OSKALOOSA — The Oskaloosa Community School District will transition to a hybrid learning model for grades 6-12, according to an announcement from the district.
The district will begin their transition Thursday, Nov. 20 until Friday, Dec. 4 for the middle school and the high school. The hybrid learning model is a blend of both face-to-face and online learning. Attendance and participation during hybrid learning, both online and in-person, is required.
At this time, the elementary school will continue learning face-to-face, according to the district.
Additionally, all building rentals will be paused, and all middle school activities are canceled until further notice under the hybrid learning model and Gov. Kim Reynolds’ current proclamation. Lunch will also be available every day, and parents can order a free to-go lunch from any district building. Face masks are required at all times in district buildings.
According to Superintendent Paula Wright, the district is seeing a majority of their positivity rates at the middle school and the high school.
“I’m asking for your help to slow the spread so that we can continue to avoid any further changes to the learning model,” said Wright in a public announcement Tuesday.
As of Tuesday morning, Mahaska County has added 24 new positive cases for a total of 445 active cases, according to the state’s COVID-19 data. This brings the county’s positivity rate to 21.7%.
Students in the Pella Community School District and the Knoxville Community School District are still learning face-to-face. As of Tuesday morning, Marion County has added 50 new positive cases for a total of 670 active cases, according to the state’s website. This brings the county’s positivity rate to 25.3%.
As of 3:17 p.m. Sunday, Mahaska County had eight hospitalizations, and Marion County had 18. Another death was reported in Marion County Tuesday, bringing the county’s death total to 17.
Iowa surpassed another grim milestone Tuesday and continued record levels of hospitalizations around the state.
Between Monday and Tuesday, there were 33 new deaths reported in Iowa, causing the state to reach more than 2,000 deaths. As of Tuesday morning, 2,024 Iowans have died with COVID-19 in the pandemic.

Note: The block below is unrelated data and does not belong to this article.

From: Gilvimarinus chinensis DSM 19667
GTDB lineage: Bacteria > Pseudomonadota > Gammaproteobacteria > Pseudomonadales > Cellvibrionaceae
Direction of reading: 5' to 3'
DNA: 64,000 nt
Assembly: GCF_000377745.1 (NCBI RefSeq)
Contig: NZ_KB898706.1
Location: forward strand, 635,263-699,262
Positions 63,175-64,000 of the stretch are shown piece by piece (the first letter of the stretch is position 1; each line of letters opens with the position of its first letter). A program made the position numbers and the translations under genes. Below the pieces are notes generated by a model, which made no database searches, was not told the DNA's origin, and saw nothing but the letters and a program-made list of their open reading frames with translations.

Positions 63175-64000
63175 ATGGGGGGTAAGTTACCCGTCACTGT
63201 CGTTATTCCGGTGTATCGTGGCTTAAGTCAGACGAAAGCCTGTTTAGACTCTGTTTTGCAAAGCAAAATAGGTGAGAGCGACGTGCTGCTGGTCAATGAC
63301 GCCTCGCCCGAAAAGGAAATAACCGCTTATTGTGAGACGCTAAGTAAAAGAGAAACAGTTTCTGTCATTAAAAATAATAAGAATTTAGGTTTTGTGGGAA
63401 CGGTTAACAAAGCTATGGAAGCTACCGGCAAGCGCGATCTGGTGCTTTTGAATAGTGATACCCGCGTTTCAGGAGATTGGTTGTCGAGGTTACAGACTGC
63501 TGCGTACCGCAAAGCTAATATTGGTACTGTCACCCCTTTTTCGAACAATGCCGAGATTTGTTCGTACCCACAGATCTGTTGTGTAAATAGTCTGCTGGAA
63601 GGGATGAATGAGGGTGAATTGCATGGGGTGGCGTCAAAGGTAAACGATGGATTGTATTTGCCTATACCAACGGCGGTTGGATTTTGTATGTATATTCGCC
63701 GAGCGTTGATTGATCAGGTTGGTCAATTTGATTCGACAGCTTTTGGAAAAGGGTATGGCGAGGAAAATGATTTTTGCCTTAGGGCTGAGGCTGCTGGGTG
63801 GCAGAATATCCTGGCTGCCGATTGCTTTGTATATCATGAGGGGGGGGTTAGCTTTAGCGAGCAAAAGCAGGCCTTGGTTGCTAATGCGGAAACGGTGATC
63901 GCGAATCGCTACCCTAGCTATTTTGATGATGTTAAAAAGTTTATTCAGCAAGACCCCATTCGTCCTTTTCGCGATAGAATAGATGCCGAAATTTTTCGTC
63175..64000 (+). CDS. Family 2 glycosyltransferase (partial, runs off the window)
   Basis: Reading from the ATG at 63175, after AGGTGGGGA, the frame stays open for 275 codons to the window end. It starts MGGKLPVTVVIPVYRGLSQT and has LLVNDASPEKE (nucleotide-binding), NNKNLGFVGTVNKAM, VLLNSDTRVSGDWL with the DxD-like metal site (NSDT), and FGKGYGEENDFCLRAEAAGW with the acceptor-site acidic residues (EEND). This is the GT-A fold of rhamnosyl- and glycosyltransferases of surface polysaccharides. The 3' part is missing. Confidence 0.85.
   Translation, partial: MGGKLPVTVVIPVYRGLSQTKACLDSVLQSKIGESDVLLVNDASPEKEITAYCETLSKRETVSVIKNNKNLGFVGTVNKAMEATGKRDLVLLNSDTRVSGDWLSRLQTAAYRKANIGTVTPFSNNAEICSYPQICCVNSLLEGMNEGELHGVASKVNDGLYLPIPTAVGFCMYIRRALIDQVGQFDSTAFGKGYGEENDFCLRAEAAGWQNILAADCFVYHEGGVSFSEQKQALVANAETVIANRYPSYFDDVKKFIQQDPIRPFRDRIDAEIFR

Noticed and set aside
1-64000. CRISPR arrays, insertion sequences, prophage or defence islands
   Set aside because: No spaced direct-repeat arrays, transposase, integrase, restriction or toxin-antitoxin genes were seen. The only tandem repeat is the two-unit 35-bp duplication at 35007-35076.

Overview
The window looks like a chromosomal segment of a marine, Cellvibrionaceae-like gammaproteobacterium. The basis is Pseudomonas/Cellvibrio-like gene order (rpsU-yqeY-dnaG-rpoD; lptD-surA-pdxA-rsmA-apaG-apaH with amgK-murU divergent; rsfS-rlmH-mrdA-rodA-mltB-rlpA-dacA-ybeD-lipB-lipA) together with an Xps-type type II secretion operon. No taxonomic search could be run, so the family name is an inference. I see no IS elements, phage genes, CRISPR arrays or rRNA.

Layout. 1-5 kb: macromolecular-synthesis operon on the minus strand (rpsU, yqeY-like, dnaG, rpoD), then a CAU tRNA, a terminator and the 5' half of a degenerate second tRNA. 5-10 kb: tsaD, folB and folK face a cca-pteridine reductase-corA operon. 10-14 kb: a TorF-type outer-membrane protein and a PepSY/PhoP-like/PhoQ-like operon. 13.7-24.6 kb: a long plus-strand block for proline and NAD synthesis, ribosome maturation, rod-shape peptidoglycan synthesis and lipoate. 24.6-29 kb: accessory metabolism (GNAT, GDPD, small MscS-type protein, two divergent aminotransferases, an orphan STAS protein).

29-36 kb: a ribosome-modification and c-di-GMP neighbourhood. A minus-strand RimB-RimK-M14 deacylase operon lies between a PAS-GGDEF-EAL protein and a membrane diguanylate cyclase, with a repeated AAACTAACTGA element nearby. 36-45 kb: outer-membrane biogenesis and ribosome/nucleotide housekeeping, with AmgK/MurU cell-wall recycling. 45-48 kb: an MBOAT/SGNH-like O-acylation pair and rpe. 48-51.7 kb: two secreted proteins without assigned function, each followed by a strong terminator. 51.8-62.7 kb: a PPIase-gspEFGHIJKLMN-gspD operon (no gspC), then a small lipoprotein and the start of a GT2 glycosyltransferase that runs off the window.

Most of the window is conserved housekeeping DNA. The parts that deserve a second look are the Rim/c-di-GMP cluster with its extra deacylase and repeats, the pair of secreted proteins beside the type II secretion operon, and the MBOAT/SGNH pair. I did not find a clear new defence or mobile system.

It took the state five months to reach 1,000 deaths, but just three months to hit 2,000. A model from the Institute for Health Metrics and Evaluation currently projects Iowa will hit 3,000 deaths by mid-December and 4,000 by late-January.
There were 3,563 new cases of the coronavirus reported in Iowa in the 24-hour period ending Tuesday morning.
The coronavirus that causes COVID-19 is spread through respiratory droplets. It is often mild and some individuals remain asymptomatic or have only cold or flu symptoms. But the disease can be more severe, require hospitalization and lead to death, particularly in older or immunocompromised people.
Experts, including those at the CDC, say wearing masks when in public, keeping at least 6 feet of distance between people when possible, and good hygiene can prevent the spread.
The Oskaloosa Herald relies on data reported by the Iowa Department of Public Health, using its coronavirus data dashboard at coronavirus.iowa.gov. Data is checked each day at 10 a.m. and then compared to the data previously captured from the dashboard to produce stories.
The state has changed how it reported the data several times, and local officials often produce data based on different standards or in different timeframes. Therefore, the data will not always align with other sources.
Oskaloosa Herald Group Editor Kyle Ocker contributed to this report.